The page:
, Volume 17, Issue 2, pp 344–359

Animating the Carbon Cycle


    • School of Forestry and Environmental StudiesYale University
  • Peter A. Raymond
    • School of Forestry and Environmental StudiesYale University
  • James A. Estes
    • Department of Ecology and Evolutionary BiologyUniversity of California
  • Werner A. Kurz
    • Natural Resources CanadaCanadian Forest Service
  • Gordon W. Holtgrieve
    • School of Aquatic and Fishery SciencesUniversity of Washington
  • Mark E. Ritchie
    • Department of BiologySyracuse University
  • Daniel E. Schindler
    • School of Aquatic and Fishery SciencesUniversity of Washington
  • Amanda C. Spivak
    • Marine Chemistry and Geochemistry DepartmentWoods Hole Oceanographic Institution
  • Rod W. Wilson
    • Biosciences, College of Life and Environmental SciencesUniversity of Exeter
  • Mark A. Bradford
    • School of Forestry and Environmental StudiesYale University
  • Villy Christensen
    • Fisheries Centre, University of British Columbia
  • Linda Deegan
    • The Ecosystems Center Marine Biological Laboratory
  • Victor Smetacek
    • Alfred Wegener Institute for Polar and Marine Research
  • Michael J. Vanni
    • Department of Biology and Ecology, Evolution and Environmental Biology Graduate ProgramMiami University
  • Christopher C. Wilmers
    • Environmental Studies DepartmentUniversity of California

DOI: 10.1007/s10021-013-9715-7

Cite this article as:
Schmitz, O.J., Raymond, P.A., Estes, J.A. et al. Ecosystems (2014) 17: 344. doi:10.1007/s10021-013-9715-7


Understanding the biogeochemical processes regulating carbon cycling is central to mitigating atmospheric CO2 emissions. The role of living organisms has been accounted for, but the focus has traditionally been on contributions of plants and microbes. We develop the case that fully “animating” the carbon cycle requires broader consideration of the functional role of animals in mediating biogeochemical processes and quantification of their effects on carbon storage and exchange among terrestrial and aquatic reservoirs and the atmosphere. To encourage more hypothesis-driven experimental research that quantifies animal effects we discuss the mechanisms by which animals may affect carbon exchanges and storage within and among ecosystems and the atmosphere. We illustrate how those mechanisms lead to multiplier effects whose magnitudes may rival those of more traditional carbon storage and exchange rate estimates currently used in the carbon budget. Many animal species are already directly managed. Thus improved quantitative understanding of their influence on carbon budgets may create opportunity for management and policy to identify and implement new options for mitigating CO2 release at regional scales.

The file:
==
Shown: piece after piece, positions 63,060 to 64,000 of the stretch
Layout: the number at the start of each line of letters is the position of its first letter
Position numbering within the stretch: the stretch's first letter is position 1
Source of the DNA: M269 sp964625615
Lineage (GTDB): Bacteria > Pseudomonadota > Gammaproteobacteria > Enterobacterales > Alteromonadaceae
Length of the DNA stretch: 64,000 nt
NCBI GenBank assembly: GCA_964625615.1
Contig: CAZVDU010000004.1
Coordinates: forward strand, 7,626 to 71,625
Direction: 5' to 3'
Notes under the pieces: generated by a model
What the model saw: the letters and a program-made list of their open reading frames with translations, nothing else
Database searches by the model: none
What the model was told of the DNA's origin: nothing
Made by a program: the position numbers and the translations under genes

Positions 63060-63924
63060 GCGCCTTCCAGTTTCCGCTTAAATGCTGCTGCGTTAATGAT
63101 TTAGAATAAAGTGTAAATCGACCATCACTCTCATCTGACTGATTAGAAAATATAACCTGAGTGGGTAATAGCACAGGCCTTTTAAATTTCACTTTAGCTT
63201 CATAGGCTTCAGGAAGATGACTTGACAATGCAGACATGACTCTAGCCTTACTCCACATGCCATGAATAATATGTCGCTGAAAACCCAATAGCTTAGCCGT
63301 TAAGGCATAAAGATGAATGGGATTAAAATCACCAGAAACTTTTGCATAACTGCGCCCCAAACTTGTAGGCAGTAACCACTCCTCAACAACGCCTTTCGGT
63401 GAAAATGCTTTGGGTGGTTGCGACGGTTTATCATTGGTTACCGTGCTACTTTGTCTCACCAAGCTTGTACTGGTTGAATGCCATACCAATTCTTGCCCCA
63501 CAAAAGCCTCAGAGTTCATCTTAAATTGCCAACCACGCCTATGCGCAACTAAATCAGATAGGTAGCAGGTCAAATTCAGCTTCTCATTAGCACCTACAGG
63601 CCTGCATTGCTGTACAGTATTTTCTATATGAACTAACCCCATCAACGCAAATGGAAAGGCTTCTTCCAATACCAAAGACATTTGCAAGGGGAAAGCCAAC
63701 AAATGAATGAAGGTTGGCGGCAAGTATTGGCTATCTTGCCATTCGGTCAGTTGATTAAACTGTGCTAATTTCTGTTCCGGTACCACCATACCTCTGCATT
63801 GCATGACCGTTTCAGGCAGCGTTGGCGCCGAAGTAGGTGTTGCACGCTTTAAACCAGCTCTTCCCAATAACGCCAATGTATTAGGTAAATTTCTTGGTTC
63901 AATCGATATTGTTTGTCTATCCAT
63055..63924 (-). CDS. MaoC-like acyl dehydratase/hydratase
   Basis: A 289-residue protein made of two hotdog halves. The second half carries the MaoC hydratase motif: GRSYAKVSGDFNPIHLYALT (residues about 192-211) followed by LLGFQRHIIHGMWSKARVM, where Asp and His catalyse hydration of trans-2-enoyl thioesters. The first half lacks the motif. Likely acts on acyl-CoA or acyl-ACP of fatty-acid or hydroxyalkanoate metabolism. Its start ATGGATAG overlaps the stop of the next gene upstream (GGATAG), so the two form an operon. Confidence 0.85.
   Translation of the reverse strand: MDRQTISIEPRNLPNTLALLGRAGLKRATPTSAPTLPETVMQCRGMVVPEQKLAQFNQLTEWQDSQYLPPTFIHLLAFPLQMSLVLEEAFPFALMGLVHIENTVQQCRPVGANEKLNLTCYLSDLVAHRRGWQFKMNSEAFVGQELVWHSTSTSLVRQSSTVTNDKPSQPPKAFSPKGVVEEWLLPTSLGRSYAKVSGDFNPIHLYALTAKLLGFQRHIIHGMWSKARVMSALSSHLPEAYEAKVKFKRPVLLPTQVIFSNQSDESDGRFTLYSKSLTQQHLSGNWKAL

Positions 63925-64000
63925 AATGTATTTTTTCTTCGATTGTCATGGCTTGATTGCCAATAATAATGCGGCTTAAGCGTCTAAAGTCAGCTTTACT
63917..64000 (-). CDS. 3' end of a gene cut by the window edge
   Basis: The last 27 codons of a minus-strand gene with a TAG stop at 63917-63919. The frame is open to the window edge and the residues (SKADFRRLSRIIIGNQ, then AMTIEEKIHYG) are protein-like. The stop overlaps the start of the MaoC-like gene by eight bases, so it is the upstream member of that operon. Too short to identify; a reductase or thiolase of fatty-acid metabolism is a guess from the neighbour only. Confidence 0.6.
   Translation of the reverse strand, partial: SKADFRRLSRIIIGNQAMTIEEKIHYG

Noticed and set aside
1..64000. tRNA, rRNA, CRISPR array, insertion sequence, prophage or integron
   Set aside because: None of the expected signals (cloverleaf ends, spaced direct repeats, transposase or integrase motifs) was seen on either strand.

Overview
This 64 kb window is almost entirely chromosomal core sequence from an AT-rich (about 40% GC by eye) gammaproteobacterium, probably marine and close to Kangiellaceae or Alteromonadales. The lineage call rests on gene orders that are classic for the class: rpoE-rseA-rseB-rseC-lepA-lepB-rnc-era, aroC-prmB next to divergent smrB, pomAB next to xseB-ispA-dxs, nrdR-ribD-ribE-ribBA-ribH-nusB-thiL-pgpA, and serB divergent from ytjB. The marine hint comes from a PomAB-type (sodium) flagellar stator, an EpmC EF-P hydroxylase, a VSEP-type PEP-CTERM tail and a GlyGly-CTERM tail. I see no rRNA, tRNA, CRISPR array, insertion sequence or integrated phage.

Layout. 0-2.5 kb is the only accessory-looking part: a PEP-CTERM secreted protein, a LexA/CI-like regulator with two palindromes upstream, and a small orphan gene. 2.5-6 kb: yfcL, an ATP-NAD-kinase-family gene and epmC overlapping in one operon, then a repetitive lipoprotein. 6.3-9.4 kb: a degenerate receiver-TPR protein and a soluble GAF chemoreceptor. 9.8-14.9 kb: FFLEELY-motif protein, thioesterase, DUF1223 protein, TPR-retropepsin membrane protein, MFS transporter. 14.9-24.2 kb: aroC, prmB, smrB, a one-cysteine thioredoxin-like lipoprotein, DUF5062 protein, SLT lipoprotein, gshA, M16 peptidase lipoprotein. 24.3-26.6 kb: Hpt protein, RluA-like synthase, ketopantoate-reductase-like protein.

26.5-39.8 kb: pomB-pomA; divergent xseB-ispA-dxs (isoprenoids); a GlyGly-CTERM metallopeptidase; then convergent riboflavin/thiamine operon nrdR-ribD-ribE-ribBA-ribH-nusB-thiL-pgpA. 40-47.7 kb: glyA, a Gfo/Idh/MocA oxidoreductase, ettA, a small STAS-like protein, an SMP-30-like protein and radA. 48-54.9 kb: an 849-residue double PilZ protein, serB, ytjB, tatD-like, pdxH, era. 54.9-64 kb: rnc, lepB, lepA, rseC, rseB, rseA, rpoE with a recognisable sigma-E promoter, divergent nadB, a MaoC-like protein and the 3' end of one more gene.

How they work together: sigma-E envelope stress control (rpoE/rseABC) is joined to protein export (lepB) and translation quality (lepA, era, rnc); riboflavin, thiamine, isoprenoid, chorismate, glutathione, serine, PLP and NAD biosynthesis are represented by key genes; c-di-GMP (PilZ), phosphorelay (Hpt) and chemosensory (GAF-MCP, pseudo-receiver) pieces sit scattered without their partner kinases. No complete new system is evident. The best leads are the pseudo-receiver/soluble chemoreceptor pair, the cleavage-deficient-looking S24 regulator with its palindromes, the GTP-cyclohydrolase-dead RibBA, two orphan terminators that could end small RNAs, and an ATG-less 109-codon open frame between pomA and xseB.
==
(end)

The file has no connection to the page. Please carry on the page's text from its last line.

Key words:

animal mediation of carbon cyclinganimal multiplier effectsanimal management for carbon storagebiogeochemical cyclingregional carbon budgets

Supplementary material

10021_2013_9715_MOESM1_ESM.docx (12 kb)
Supplementary material 1 (DOCX 12 kb)
10021_2013_9715_MOESM2_ESM.docx (23 kb)
Supplementary material 2 (DOCX 23 kb)

Copyright information

© Springer Science+Business Media New York 2013